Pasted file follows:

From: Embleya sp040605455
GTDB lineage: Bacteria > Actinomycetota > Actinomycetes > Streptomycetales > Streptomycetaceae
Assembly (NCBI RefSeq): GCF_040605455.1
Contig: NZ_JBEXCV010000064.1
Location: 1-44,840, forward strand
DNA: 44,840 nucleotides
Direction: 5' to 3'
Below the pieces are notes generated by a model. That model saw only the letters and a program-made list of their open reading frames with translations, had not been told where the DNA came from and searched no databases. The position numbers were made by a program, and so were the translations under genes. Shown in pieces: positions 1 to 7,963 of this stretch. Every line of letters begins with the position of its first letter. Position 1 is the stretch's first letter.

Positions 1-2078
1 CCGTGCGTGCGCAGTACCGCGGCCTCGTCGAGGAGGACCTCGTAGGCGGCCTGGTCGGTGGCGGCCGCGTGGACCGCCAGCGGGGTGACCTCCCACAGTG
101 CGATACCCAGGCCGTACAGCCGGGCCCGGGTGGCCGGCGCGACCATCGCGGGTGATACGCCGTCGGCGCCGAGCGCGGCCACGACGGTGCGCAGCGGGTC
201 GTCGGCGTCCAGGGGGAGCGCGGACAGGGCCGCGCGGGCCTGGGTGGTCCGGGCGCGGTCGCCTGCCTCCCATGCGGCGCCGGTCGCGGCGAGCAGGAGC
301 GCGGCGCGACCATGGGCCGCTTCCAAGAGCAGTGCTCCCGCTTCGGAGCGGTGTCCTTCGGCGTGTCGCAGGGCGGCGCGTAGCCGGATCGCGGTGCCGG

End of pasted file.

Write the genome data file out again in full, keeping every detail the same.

From: Embleya sp040605455
GTDB lineage: Bacteria > Actinomycetota > Actinomycetes > Streptomycetales > Streptomycetaceae
Assembly (NCBI RefSeq): GCF_040605455.1
Contig: NZ_JBEXCV010000064.1
Location: 1-44,840, forward strand
DNA: 44,840 nucleotides
Direction: 5' to 3'
Below the pieces are notes generated by a model. That model saw only the letters and a program-made list of their open reading frames with translations, had not been told where the DNA came from and searched no databases. The position numbers were made by a program, and so were the translations under genes. Shown in pieces: positions 1 to 7,963 of this stretch. Every line of letters begins with the position of its first letter. Position 1 is the stretch's first letter.

Positions 1-2078
1 CCGTGCGTGCGCAGTACCGCGGCCTCGTCGAGGAGGACCTCGTAGGCGGCCTGGTCGGTGGCGGCCGCGTGGACCGCCAGCGGGGTGACCTCCCACAGTG
101 CGATACCCAGGCCGTACAGCCGGGCCCGGGTGGCCGGCGCGACCATCGCGGGTGATACGCCGTCGGCGCCGAGCGCGGCCACGACGGTGCGCAGCGGGTC
201 GTCGGCGTCCAGGGGGAGCGCGGACAGGGCCGCGCGGGCCTGGGTGGTCCGGGCGCGGTCGCCTGCCTCCCATGCGGCGCCGGTCGCGGCGAGCAGGAGC
301 GCGGCGCGACCATGGGCCGCTTCCAAGAGCAGTGCTCCCGCTTCGGAGCGGTGTCCTTCGGCGTGTCGCAGGGCGGCGCGTAGCCGGATCGCGGTGCCGG